Russia in the Age of Peter the Great
An introduction to the principal events and issues during the transformation of Russia in the years 1650 to 1725. Topics include political change and the court; Russia in Europe and Asia; religion and the revolution in Russian culture.
Russian and Chinese Science Fiction
RUSS 025, EALL 025
What can we learn about Russian and Chinese cultures through their fantasies? How do Russian and Chinese writers and filmmakers respond to the global issues of animal ethics, artificial intelligence, space immigration, surveillance, gender and sexuality? How are Russian and Chinese visions of the future different from and similar to the western ones? This course explores these questions by examining 20th-21st century Russian and Chinese science fictions in their cultural, historical, and philosophical contexts. All readings and discussion in English. Sci-fi authors and translators will be invited to give guest lectures.
Russian Style: Material Culture and the Decorative Arts in Imperial Russia
HSAR 535, RUSS 655
This seminar examines the historical development of a national style in Russian decorative arts and material culture from the eighteenth century to the early twentieth. Although known for borrowing liberally from western European artistic traditions, Russian imperial culture—from the baroque and neoclassical courts of Elizabeth and Catherine to the exported “native” imaginaries of the Ballets Russes—also sought to distinguish itself in design, scale, manufacture, and style. Structured around a series of case studies, this seminar considers highlights from the history of Russian decorative arts, all while exploring broader questions about the transnational movement of style, the intersection of nationalism and design, the invention of “native” cultures, and the materialities of empire and modernity. Topics include the branding of Catherine the Great; Russia’s natural resources and trade networks; consumer culture in St. Petersburg; the materialism of realism; the Abramtsevo artists’ colony and the discovery of folk art; russkii stil’ (Russian Style) at the World’s Fairs; curating ethnographies and archaeologies; and the “relics” of the Romanovs. Organized as an intensive research seminar, this course brings the central conceptual and theoretical concerns of visual and material culture studies (e.g., materiality and thing theory, ornament and the decorative, the socioeconomics of taste) to a historical and object-based consideration of Russian style. Significant use is made of the museum and library collections at Yale and nearby.
The Politics and Culture of Russian Sacred Art
RUSS 627, REL 992
As devotional, material object, political symbol, and art commodity, Russia’s sacred art—the icon—has been revered as sacred, vilified as reactionary, embraced in revolt, displayed as masterpiece, discarded as obsolete, and destroyed as dangerous. Engaging the fields of religion, material and visual culture, ritual studies, and politics, this course examines the complex and multifaceted world of the Russian icon from its Byzantine roots to its contemporary reemergence in post-atheist, post-Soviet space. Themes include: diverse meanings and functions of sacred imagery; iconographic vocation and craft; beauty and the sacred; devotions and rituals; political theology and national identity formation; the icon and avant-garde art; controversial images and protest culture. In addition to art and icons, sources include historical, devotional, theological, philosophical, and cinematic materials. Undergraduates are welcome.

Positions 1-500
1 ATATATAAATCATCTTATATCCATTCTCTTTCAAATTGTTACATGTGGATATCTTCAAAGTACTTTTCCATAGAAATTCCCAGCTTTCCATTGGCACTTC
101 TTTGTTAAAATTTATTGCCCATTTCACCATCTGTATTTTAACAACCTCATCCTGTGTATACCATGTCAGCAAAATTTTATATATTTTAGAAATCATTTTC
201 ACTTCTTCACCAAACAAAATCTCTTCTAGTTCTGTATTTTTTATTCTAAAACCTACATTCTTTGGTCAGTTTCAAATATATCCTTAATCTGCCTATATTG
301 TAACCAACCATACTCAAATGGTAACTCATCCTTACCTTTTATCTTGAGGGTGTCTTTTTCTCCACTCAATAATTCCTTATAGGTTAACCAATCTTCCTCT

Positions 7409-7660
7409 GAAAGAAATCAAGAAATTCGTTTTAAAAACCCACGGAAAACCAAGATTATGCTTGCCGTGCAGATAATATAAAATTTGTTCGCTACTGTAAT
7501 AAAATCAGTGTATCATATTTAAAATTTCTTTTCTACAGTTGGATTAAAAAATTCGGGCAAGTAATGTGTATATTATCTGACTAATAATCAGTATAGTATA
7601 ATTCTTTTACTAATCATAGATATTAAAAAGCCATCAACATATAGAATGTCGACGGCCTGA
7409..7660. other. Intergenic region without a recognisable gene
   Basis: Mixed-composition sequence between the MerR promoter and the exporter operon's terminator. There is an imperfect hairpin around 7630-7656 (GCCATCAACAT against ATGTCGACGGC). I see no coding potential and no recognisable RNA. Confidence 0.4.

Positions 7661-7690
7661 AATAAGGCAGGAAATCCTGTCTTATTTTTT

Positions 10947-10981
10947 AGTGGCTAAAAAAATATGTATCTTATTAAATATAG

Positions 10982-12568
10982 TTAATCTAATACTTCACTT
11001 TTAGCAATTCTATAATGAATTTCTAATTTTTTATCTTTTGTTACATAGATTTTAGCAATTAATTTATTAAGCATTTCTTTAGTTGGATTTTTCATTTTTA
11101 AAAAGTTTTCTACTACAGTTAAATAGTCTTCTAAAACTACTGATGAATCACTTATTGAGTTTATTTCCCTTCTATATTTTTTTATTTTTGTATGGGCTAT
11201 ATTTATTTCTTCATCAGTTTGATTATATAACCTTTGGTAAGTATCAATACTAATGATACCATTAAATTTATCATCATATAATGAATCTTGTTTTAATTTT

Tolstoy's War and Peace (TR)
RSEE 312, LITR 253, HIST 260, RUSS 312, HUMS 255
The course is a semester-long study of one big Russian novel–Leo Tolstoy’s masterpiece War and Peace (1865-1869), about Napoleon’s failed 1812 campaign against Russia. War and Peace is a sweeping panorama of nineteenth-century Russian society, a novel of profound philosophical questions, and an unforgettable gallery of artfully drawn characters. Reading the novel closely, we pose the following questions: In what ways is it a national and an imperial novel? What myths does it destroy and construct? What is the relation of fiction to history? And what forces drive history, as it unfolds in the present? To what extent do individuals control their own lives and, if they’re emperors and generals, the lives of nations? Finally, how does one live a meaningful life as a private person and as a member of a society? We explore these questions while refining our tools of literary analysis and situating the novel in its historical context. Secondary materials include Tolstoy’s letters, contemporary reviews, maps, historical sources, political theory, and literary criticism. All readings and class discussions in English. No prerequisites.
Truth & Post-Truth
This European intellectual history seminar explores the epistemological question in philosophy: does the world really exist? How do I know it’s really there and not just a projection of my consciousness? is there such a thing as truth? We begin with European philosophy, moving through Descartes, Kant and Husserl and through the role of ideology and lies in 20th century totalitarianism, then to dissident thought in Eastern Europe in the 1970s and 1980s, and finally to the emergence of “post-truth” in the 20th century and its implications in both philosophy and life. Enrollment limited to first-year students. Preregistration required; see under First-Year Seminar Program.